In contrast to the previous three shows, only the faintest of footsteps were audible at Gagosian on Grosvenor Hill yet to me Richard Serra’s latest drawings were pregnant with sounds.  In Rifts we see Serra using black as, in his words, it doesn’t transport elusive emotions. Upon entering we are confronted with monumental works composed on handmade Japanese paper. In each one or more rifts are present as the edges of the black-dyed sheets reveal white blank paper beneath them. No two ruptures are ever the same and I spent hours looking at each closely, as some bore marks of a staple, others revealed ink leaks and others still were so imperceptible, the white paper barely shining through a minuscule rift. Whilst Gursky’s large-scale might at times feel alienating, I found Serra’s Rifts to be enveloping and welcoming.

Detail of Serra’s Rift drawing

The undulated surface, evacuating the earth’s, felt extremely familiar and resembled an unfolded scroll, wanting to be read. As I came closer and appreciated the play of light and shadows over the paper I could not help but think that touching the rifts would reveal an extraordinary song of nature. I clearly refrained from doing so, but the presence of this unearthed and uncovered song haunted me throughout the show as each of the Rift drawings seemed to tease it. Serra allows us the luxury of focusing on fractures through his Japanese paper, which is itself a composite material and in doing so we see just how fluid borders are, bringing beautifully organic elements together.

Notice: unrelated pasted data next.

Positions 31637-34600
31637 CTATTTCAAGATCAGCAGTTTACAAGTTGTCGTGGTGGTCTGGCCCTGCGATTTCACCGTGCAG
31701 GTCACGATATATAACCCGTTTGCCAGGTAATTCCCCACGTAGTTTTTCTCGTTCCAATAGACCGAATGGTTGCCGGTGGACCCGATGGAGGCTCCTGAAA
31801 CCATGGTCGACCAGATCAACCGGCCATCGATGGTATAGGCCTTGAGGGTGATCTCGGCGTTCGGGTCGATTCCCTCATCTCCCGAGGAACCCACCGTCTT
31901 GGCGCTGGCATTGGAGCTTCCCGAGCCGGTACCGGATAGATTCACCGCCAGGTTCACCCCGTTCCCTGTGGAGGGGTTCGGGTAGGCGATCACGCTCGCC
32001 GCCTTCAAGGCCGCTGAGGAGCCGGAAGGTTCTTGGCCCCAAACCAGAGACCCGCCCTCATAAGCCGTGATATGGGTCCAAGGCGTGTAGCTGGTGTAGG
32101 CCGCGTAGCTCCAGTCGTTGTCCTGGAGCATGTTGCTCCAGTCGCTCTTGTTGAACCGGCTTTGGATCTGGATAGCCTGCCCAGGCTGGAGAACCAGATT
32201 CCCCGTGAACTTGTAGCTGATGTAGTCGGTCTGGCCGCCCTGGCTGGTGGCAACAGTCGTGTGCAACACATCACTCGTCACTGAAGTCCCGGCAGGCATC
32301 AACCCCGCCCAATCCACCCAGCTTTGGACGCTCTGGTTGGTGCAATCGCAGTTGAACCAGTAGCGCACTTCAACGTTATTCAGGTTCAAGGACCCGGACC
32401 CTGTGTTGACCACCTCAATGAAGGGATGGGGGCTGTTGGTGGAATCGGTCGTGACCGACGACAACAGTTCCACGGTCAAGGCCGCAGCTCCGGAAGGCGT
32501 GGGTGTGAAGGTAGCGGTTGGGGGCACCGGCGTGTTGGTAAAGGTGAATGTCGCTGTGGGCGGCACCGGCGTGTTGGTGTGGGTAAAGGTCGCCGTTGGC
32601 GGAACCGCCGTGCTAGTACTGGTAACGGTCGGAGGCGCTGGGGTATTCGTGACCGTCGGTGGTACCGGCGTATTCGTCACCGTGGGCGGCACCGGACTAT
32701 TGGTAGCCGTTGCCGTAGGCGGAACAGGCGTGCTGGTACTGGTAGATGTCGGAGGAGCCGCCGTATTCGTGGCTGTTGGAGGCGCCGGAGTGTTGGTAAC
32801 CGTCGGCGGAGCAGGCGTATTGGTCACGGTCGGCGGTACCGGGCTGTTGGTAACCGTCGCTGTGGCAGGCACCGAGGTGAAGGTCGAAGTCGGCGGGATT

Richard Serra, Quadruple Rift (2017)

Dominique Gonzales-Foerster’s album launch was at The Store X, 180 The Strand;

Christian Boltanski’s Éphémères is on view at Marian Goodman until 12 May;

Andreas Gursky’s retrospective is at Hayward Gallery until 22 April; and

Richard Serra’s Rifts are at Gagosian on Grosvenor Hill until 25 May